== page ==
WASHINGTON – New orders at U.S. factories rose by a less-than-expected 0.6 percent in June and fell somewhat once the volatile transportation component was stripped away, government data on Thursday showed.
Analysts polled by Reuters expected orders to mount 1.0 percent in June from an unrevised 0.5 percent fall the previous month. Economists are watching manufacturing carefully for clues about the sector's resilience, which has helped to offset weakness in the U.S. housing market.
June nondefense capital goods orders excluding aircraft, viewed as a good proxy for business spending, were unchanged, which was slightly better than a 0.7 percent decline seen in an earlier estimate by the government last week.
"The best thing about the report is that the core reading, nondefense capital orders, was revised higher. This suggests a slightly upward revision, about a tenth of percentage point to second quarter GDP," said Michelle Meyer, an economist with Lehman Brothers in New York.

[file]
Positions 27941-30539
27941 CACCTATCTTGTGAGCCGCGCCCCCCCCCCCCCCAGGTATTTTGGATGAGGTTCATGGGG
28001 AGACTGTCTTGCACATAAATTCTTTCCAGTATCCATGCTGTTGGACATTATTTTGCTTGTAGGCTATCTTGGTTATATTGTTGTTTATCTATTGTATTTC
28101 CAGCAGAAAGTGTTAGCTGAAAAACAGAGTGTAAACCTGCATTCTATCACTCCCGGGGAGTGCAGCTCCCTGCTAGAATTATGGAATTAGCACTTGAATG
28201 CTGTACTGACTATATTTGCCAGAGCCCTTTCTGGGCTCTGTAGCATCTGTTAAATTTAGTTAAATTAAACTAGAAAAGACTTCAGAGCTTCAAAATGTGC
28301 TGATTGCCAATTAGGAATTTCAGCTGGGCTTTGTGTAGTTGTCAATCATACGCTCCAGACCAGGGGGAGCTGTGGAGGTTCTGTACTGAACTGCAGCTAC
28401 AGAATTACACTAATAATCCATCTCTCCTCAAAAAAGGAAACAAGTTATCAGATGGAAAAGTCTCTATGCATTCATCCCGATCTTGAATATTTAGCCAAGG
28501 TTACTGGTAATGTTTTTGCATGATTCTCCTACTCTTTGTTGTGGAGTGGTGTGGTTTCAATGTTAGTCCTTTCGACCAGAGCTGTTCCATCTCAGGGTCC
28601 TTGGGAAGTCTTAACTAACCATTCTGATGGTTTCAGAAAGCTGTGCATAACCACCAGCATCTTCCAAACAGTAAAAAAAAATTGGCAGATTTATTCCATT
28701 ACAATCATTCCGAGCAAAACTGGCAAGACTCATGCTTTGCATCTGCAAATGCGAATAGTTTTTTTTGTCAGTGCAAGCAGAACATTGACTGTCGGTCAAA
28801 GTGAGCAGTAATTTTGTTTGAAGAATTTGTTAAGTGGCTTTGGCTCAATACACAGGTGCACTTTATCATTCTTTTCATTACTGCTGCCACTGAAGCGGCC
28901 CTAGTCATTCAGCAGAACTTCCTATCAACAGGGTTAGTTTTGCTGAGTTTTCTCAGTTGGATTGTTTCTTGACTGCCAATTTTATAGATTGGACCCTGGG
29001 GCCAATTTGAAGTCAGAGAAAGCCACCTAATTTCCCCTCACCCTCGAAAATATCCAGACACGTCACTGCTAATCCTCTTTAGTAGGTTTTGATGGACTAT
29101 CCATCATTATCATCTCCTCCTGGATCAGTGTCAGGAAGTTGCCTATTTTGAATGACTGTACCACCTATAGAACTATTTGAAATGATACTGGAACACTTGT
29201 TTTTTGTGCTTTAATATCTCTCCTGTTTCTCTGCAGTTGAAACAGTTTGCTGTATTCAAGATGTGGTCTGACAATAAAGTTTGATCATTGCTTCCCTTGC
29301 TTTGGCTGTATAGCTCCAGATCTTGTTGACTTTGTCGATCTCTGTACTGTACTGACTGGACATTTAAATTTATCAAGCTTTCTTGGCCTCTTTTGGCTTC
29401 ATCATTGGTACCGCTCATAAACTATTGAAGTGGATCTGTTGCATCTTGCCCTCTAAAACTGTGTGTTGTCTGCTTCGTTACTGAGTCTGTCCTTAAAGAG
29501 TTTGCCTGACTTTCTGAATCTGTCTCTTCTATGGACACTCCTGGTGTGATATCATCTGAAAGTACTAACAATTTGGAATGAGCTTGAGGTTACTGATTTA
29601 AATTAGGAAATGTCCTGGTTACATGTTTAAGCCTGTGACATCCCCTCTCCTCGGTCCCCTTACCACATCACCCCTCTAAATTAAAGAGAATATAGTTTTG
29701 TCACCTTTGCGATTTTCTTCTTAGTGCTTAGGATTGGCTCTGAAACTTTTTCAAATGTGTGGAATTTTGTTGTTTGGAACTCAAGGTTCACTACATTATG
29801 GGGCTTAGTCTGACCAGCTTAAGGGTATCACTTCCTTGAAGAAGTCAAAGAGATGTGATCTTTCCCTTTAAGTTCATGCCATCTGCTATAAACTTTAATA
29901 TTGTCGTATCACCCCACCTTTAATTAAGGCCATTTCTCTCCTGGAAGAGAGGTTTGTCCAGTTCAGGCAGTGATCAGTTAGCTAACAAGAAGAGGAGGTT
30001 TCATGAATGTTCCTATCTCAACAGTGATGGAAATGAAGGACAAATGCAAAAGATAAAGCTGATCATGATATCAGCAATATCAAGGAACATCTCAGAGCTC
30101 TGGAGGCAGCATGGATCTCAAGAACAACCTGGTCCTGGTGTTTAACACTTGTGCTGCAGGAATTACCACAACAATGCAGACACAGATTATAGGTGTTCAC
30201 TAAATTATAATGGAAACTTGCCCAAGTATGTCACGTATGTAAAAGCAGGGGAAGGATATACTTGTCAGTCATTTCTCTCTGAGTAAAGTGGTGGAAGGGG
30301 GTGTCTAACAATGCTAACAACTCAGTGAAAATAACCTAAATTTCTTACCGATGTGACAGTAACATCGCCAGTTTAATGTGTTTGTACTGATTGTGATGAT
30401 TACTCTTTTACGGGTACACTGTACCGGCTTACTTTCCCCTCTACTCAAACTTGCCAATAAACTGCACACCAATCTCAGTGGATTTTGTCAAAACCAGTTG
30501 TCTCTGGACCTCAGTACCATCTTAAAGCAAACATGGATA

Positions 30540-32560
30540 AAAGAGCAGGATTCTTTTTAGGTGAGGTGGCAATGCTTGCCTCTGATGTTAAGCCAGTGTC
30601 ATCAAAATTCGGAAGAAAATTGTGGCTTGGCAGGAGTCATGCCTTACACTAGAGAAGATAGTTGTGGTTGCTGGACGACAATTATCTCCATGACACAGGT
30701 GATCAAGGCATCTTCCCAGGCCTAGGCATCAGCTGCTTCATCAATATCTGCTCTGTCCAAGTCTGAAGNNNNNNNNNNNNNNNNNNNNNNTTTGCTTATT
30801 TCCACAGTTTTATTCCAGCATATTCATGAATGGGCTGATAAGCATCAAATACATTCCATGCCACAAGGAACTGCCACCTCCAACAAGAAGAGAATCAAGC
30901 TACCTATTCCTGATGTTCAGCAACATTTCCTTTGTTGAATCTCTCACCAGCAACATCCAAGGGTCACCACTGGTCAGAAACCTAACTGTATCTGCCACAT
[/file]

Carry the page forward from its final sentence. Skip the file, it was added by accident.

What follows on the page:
Transportation equipment orders, a volatile category whose monthly performance is heavily influenced by aircraft orders, increased by 7.1 percent in June.
Excluding transportation, factory orders declined 0.5 percent. This was the first outright fall since January, when they shrank by 2.5 percent, with the category's June performance hurt by a 3.6 percent drop in computers and electronic products and a 6.1 percent fall in primary metals.
June durable goods orders were revised to show a 1.3 percent increase, versus a 1.4 percent advance estimated by the government last week.
The inventory-to-shipments ratio, a measure of how many months' supply it would take to deplete stockpiles at the current rate of sales, edged up to 1.25 in June from 1.24 the previous month.